- The Marriage Plot by Jeffrey Eugenedies
There are three young people at the heart of this novel, all of whom we meet in college and follow in the year after graduation. Madeline is a lover of literature and enamoured by the idea of love. She finds herself torn between Leonard, a manic-depressive scientist, and Mitchell, a romantic seeking enlightenment and value in religion and thought. There is also a good bit of literary theory here, especially in the earlier chapters, and a hint of spirituality vs. science debates.
I'd had high hopes and was sorely disappointed by this read. I'd give it 2.5 stars and am tempted to round down though admit that the review is harsher b/c of my high hopes. I don't need to LIKE characters, but I need to CARE and I simply never did. I related at points to Madeline's English major thoughts of theory taking the joy out of reading, but that's about it. The writing was merely okay rather than captivating like in Eugenedies' prior works. Can't recommend this one.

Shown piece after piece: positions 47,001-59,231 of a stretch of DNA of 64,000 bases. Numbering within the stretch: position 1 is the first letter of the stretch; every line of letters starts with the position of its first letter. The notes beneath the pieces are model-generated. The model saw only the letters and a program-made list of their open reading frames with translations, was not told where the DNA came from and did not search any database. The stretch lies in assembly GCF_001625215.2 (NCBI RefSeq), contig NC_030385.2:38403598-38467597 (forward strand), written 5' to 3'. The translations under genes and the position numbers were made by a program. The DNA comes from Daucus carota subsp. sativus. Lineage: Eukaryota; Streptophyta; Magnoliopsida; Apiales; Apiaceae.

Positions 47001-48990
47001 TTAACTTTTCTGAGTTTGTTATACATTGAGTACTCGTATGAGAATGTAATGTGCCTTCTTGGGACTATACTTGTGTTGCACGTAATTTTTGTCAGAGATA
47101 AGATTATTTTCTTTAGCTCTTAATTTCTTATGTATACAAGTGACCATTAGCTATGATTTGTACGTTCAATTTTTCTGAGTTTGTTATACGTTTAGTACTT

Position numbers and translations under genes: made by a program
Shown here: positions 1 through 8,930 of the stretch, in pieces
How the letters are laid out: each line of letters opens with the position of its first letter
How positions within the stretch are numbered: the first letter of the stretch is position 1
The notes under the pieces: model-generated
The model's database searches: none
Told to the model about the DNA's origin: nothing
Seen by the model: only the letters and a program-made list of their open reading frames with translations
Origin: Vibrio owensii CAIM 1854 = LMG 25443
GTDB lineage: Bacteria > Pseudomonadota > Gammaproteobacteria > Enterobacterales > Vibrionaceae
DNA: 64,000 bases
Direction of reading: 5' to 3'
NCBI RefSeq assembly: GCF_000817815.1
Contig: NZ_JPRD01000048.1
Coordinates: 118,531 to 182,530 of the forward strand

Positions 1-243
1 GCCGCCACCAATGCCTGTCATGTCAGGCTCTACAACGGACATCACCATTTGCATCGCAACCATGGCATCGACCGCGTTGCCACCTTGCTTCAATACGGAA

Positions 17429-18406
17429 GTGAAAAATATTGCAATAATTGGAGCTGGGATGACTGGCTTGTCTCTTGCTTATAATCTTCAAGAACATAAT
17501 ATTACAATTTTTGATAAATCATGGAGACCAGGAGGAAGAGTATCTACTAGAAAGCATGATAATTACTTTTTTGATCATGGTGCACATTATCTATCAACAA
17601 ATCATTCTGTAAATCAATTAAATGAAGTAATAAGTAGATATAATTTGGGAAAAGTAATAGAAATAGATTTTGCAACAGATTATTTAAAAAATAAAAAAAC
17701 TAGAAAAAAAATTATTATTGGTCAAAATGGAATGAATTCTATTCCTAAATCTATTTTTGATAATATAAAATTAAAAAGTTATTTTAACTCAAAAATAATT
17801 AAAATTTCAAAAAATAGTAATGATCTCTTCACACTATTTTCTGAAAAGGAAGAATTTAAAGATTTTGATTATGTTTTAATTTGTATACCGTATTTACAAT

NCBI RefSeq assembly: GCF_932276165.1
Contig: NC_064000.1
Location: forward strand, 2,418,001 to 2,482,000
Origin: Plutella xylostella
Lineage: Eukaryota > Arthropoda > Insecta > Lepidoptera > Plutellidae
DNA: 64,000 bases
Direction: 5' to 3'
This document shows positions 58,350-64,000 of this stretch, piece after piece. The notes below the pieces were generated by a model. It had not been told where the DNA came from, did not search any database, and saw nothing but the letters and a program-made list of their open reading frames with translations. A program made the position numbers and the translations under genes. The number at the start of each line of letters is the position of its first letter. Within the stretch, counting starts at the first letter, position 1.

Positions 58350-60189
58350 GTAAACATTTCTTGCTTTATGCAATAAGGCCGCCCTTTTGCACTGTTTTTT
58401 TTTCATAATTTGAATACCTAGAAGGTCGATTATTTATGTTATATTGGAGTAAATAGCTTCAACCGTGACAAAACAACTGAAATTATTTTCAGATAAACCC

- Make It Stay by Joan Frank
This is a novel of characters and relationships. The narrator is Rachel and she and her husband, Neil, spend much of the novel sharing the story of another couple, Neil's best friend Mike and Mike's wife Tilda. We also briefly see the story of Mike and Tilda's daughter, Addie. There's a limited amount of action with the novel really being about the relationships and the ways love manifests itself.
I loved this book and happily give it 4 stars, at points I was leaning towards 4.5. I loved the writing style which reminded me of Zoe Heller's What Was She Thinking (aka Notes on a Scandal). The characters were interesting and imperfect, the love real and flawed. The writing was accessible but still lovely. This book is definitely for a reader who likes character over plot and I'd highly recommend it to such an audience.